Last week, coinciding with the World Day Against Cyber Censorship (march 12), Reporters Without Borders released the map of cyber censorship (above), accompanying its “Enemies of the Internet 2012” report (pdf).
The map shows countries declared “enemies of the internet” (in black) and those “countries under surveillance” (in red).
Although most of the ‘usual suspects’ are on the list, and most of those on the list are the ‘usual suspects’, there are some omissions – Angola should probably feature here – and some surprises.
Among the “countries under surveillance” we find France, where “the government has taken the exact opposite course from the one laid out in recent court rulings and international recommendations that condemn filtering and cut off Internet access, and has done so in a context of increased pressure on journalists to reveal sources”; and Australia, where “the government has not abandoned its efforts to win approval for its mandatory national Web filtering system and has persuaded Internet service providers to create a voluntary system…In parallel, the conclusions of an inquiry into the media, such as the creation of a “News Media Council” could turn out to be dangerous for freedom of information in the blogosphere”.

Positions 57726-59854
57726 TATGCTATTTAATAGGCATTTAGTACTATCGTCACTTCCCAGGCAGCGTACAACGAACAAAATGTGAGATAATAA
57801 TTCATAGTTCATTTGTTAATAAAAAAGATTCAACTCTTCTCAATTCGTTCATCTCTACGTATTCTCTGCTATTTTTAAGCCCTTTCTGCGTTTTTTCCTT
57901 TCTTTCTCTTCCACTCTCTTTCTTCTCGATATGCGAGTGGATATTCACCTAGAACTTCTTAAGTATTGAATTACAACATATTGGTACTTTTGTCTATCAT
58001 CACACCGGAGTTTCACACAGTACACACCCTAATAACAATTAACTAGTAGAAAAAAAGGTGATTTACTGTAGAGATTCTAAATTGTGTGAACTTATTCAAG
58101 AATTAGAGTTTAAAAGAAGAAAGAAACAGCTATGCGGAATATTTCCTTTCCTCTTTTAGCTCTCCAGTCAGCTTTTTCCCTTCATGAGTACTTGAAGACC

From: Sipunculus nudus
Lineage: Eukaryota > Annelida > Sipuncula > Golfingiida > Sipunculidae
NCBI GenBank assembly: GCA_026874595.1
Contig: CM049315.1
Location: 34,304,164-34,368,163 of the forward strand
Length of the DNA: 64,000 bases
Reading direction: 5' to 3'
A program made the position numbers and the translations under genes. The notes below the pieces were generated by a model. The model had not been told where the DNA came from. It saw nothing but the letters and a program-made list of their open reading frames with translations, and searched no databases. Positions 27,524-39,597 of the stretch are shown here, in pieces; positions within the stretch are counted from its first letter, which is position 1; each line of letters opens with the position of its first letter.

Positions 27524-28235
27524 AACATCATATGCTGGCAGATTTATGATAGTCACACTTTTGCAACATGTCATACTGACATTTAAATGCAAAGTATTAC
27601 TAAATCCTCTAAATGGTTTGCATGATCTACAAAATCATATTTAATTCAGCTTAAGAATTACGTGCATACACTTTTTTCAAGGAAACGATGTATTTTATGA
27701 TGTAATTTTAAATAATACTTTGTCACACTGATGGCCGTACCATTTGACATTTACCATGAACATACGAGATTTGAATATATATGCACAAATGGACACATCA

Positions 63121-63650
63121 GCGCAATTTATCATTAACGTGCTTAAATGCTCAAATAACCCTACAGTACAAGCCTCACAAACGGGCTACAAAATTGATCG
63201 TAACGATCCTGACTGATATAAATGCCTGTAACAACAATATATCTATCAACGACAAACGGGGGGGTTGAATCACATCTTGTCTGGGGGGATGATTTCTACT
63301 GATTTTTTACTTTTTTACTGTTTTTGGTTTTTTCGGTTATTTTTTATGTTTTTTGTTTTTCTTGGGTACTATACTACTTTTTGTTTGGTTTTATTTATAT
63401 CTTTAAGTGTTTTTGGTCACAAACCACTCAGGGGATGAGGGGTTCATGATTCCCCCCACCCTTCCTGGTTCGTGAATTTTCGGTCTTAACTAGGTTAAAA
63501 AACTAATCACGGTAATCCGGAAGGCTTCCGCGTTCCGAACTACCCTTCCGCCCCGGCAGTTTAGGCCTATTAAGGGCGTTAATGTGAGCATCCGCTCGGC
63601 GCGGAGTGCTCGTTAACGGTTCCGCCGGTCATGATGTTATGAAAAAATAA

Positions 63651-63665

In a context in which the internet and new media are regularly praised as a source for popular mobilisation and democratic progress – especially in the context of the 2011 North African events but not only there – this map reminds us that there is a lot of work to be done to guarantee that the internet remains an open sphere where freedom of expression and information are respected. Work that needs to be done all across the world (and not only vis-a-vis the ‘usual suspects’)
*This post originally appeared on The FRIDE Blog